Whole Lotta Boinging Goin’ On

Here’s the latest Spaight Street Syndicate Update on the baker’s dozen Nite mast project:

Whole Lotta Boinging Goin’ On

Yesterday was boinging day at the Spaight Street Syndicate. With a baker’s dozen of Sitka Spruce Nite Racing Masts nearing completion, it was time to determine the boingosity of each. Freshly back from the American Magic camp in Barcelona, the smart person job was handled by Kyle Navin, while the old man (the reigning Nite National Champion) recorded the data. “Funny, but every time the weight needed to be hoisted onto the sling, the two old guys had “business” to conduct on their phones,” commented the junior Navin. Little did Kyle know, but this was actually a training session on the fundamentals of business management–the day’s focus being on delegation and empowerment.


Precise boing data was collected with a top secret amount of weight (it was 80 lbs.) suspended at the mast center, with readings taken at the bottom third, halfway and two thirds points. The builders were pleased to note that the boing was remarkably consistent from side to side, even prior to final tuning. Over the range of masts, centerpoint boingosity was recorded from 3.2″ to 5.8″. In the days ahead, comparisons will be made to other existing masts that have performed well on the ice in the past.


Key questions–
1.) How much boing is ideal?
2.) How much is too much boing before mast failure?
3.) Since we now have the option to lose the lead, are softer masts more practical? Inquiring minds want to know.

Kyle Metzloff 2023 DN World Championship Bronze Fleet Champion

Kyle Metzloff, right, with Bronze fleet top 10. Photo: Cathy Firmbach

Congratulations to the Four Lakes Ice Yacht Club member Kyle Metzloff on his first place in the 50th DN World Championship in the Bronze Fleet. The 2023 DN North American Championship begins today on Lake Kegonsa. First race at 10 AM.
World’s Results

A Life That Dreams Are Made Of

20′ banner made by Tim Stanton.

“He would have hated this.” Billy Mattison reminded the packed room at Gunderson’s Funeral Home about the humble nature of his father, Bill. The memories of Bill shared by those who had preceded Billy were unique and moving. It was a privilege to witness a group of highly accomplished individuals speak in awe of their friend. Here are a few highlights from the people invited by emcee Don Sanford to share their best stories.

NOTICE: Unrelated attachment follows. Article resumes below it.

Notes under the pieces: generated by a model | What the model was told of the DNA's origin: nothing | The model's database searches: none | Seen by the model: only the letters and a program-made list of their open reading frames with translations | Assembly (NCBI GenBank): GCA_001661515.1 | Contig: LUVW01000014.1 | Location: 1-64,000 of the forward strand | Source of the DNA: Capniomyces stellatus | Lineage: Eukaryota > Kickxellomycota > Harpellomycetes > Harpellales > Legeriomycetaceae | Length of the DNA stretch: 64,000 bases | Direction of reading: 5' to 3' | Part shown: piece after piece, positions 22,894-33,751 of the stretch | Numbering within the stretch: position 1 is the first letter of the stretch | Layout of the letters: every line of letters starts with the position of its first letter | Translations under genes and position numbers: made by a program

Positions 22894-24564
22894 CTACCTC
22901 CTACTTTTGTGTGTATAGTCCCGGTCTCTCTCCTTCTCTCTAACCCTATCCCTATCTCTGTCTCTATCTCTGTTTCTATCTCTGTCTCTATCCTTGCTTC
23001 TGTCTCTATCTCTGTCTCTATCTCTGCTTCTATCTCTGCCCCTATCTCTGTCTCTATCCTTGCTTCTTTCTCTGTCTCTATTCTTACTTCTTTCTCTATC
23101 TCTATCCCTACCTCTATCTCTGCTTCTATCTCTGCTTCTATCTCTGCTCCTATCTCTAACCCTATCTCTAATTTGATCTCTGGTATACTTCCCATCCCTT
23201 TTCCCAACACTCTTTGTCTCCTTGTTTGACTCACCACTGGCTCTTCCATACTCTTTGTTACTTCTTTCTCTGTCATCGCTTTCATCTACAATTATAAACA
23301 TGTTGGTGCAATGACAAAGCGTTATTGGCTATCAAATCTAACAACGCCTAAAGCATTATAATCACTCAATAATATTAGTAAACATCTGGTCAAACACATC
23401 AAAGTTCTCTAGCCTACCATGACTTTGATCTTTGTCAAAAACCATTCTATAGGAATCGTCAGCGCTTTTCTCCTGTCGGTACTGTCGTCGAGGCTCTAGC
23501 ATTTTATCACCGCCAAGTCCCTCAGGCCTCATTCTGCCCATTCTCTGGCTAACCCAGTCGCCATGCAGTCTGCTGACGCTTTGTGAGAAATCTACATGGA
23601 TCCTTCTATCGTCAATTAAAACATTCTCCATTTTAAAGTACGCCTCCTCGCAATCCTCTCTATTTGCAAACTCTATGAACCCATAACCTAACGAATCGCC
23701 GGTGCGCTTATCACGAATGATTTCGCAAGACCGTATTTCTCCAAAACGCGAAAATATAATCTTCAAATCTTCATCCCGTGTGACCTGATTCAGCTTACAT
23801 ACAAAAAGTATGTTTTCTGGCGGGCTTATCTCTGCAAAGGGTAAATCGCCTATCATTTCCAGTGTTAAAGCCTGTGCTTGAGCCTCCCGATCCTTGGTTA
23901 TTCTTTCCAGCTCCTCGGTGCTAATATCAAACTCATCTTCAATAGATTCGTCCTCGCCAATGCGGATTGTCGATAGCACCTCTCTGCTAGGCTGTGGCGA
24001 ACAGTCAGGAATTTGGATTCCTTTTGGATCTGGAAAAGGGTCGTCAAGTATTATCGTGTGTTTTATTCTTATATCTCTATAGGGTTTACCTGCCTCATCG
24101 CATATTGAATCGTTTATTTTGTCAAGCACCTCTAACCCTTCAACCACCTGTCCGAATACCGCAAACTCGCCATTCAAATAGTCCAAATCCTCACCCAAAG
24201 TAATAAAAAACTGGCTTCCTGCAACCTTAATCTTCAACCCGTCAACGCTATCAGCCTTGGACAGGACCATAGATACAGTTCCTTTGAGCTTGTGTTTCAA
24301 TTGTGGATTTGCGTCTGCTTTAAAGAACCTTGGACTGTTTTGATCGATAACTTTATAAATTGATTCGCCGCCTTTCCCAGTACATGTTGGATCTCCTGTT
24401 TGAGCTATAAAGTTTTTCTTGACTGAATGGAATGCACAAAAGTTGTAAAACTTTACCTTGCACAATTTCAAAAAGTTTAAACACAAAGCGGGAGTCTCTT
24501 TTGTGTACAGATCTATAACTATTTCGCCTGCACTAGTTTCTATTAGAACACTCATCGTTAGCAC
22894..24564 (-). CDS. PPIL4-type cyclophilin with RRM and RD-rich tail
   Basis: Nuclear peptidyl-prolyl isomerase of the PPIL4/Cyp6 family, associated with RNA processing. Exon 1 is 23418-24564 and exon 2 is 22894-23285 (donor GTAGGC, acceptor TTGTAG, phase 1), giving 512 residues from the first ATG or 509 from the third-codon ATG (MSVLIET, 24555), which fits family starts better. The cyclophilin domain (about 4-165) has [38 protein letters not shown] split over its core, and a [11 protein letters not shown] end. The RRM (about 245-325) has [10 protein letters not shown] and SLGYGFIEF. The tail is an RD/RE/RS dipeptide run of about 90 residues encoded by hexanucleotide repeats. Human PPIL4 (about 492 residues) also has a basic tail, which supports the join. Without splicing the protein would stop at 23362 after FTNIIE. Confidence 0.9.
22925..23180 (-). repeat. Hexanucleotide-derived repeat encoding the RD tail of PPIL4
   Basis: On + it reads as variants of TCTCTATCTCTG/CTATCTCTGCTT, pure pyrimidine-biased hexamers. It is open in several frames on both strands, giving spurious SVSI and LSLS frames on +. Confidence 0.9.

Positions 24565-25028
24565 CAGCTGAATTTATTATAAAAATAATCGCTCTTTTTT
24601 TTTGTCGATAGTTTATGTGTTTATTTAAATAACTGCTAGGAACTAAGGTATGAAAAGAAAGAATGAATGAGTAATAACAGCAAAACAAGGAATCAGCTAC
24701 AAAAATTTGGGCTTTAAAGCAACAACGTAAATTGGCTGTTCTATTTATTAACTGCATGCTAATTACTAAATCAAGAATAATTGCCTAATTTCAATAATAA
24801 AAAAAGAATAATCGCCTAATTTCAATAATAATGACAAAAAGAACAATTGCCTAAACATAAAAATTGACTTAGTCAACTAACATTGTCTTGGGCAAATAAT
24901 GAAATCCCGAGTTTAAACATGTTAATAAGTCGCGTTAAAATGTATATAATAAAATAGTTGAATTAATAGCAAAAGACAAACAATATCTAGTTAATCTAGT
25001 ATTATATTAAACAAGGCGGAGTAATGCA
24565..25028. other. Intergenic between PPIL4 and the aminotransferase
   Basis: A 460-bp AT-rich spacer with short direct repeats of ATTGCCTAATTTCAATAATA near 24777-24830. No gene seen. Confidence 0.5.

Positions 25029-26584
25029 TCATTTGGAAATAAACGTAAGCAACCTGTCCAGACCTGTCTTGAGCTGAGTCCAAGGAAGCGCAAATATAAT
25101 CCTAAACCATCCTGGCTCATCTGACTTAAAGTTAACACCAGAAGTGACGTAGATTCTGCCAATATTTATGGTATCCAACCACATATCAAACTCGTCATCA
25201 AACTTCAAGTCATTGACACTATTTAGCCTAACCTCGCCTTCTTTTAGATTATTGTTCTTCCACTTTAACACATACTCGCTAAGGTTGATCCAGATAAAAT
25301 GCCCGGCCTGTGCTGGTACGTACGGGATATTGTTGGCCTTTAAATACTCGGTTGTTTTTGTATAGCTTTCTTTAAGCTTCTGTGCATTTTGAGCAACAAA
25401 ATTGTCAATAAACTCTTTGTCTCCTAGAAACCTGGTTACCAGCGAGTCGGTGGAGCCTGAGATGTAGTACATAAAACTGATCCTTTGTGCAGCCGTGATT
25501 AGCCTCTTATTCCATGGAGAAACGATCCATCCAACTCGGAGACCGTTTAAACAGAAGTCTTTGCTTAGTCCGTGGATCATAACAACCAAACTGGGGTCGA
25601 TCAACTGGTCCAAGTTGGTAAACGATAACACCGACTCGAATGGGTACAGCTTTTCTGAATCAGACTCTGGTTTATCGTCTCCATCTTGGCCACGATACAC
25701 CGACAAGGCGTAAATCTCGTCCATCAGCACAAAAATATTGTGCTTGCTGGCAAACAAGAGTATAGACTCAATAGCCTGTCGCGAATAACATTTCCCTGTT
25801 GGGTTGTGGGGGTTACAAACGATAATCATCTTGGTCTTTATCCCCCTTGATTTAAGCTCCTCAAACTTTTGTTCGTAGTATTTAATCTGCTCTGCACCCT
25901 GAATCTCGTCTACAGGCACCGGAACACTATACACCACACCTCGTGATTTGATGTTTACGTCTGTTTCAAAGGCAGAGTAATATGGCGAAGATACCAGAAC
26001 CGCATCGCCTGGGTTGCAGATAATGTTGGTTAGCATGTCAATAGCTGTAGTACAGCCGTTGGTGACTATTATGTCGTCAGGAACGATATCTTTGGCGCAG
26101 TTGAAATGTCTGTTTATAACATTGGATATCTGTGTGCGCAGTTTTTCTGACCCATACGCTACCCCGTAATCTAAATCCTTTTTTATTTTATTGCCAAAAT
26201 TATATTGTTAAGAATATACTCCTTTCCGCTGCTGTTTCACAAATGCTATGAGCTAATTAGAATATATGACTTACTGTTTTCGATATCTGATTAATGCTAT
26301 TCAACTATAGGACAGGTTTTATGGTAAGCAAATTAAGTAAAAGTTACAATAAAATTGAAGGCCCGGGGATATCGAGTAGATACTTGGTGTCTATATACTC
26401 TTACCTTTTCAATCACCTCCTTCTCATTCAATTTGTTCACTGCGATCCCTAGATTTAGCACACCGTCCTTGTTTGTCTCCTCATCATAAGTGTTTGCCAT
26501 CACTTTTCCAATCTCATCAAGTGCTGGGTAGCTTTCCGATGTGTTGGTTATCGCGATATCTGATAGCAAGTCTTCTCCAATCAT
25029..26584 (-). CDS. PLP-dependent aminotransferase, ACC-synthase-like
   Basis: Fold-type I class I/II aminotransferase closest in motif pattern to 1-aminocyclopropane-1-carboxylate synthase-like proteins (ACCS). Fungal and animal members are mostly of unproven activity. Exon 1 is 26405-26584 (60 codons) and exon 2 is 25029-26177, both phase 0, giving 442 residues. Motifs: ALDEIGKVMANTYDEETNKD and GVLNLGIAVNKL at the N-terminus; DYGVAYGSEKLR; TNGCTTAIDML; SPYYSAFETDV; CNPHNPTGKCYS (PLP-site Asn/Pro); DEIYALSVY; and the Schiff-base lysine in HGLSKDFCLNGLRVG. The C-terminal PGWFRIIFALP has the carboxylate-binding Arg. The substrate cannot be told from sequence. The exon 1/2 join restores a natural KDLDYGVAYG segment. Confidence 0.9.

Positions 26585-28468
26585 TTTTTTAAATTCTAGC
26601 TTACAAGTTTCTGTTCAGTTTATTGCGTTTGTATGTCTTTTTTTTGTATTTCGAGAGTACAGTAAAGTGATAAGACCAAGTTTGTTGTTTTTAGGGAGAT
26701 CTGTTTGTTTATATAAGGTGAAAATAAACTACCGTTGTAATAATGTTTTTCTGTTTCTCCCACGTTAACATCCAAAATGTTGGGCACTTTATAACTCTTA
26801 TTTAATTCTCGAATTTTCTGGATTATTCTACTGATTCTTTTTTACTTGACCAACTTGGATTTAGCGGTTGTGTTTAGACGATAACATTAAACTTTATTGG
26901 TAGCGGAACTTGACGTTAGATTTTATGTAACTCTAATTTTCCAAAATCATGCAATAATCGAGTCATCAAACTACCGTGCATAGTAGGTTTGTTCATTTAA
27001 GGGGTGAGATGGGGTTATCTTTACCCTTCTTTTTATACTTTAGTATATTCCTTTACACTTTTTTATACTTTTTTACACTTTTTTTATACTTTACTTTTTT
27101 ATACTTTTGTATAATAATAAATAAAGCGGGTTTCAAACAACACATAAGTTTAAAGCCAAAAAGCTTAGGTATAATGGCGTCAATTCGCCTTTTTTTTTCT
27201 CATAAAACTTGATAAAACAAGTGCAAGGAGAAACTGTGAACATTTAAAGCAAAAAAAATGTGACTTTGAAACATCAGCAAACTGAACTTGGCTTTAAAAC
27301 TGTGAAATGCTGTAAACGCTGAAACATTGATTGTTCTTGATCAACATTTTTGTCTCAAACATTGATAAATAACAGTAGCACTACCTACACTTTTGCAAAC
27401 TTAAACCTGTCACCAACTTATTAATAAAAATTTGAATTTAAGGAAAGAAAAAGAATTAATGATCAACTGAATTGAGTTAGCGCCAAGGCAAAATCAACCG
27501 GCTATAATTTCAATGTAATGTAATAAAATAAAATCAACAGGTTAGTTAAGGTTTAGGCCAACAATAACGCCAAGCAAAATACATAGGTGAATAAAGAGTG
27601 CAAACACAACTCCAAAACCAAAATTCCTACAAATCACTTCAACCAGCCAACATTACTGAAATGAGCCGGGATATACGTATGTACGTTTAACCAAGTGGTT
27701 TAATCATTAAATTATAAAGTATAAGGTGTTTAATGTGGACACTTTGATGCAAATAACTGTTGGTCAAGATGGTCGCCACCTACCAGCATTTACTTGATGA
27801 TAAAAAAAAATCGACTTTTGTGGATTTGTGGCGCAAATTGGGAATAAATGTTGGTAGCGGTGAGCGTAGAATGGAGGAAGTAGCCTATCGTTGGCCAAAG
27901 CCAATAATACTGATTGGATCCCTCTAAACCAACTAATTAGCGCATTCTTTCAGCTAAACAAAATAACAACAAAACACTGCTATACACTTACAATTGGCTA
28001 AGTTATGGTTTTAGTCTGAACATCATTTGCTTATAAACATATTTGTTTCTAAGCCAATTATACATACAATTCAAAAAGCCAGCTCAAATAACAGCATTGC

Bill organized the building of a new hull for the world’s largest iceboat, Rick Hennig’s DEUCE. Rick recounted that experience with great affection and humor. When Bill saw the semi-truck full of Sitka Spruce roll into the shop parking lot, he turned to Rick and said, “That’s the stuff dreams are made of.”

Bill’s neighbor said that when Bill came over to watch him tinker in his garage, it was “like God himself coming to watch a mere mortal.”

“Yeah, I know a little about that.” America’s Cup veteran, Larry Malik, recalled Bill’s typically understated reply when asked if he could fix a photo processing machine during an AC Australian campaign. Larry shared the famous story of the day Bill took the film of the AC boat to the one-hour photo store, where he learned that the store’s processing machine was on the fritz. Bill fixed the machine and came back with the pictures.

Lon Schoor, Bill’s long-time Mendota Yacht Club A Scow partner, marveled at no matter how complicated the project; Bill was so organized in his thoughts that he didn’t have to write anything down and always made the deadline. He left us laughing with a story about how Bill schemed how they would sell the idea of buying an A Scow to their wives, Donna and Mauretta. Bill told Mauretta that Lon had purchased the boat, while Lon was to tell Donna that it was Bill’s boat.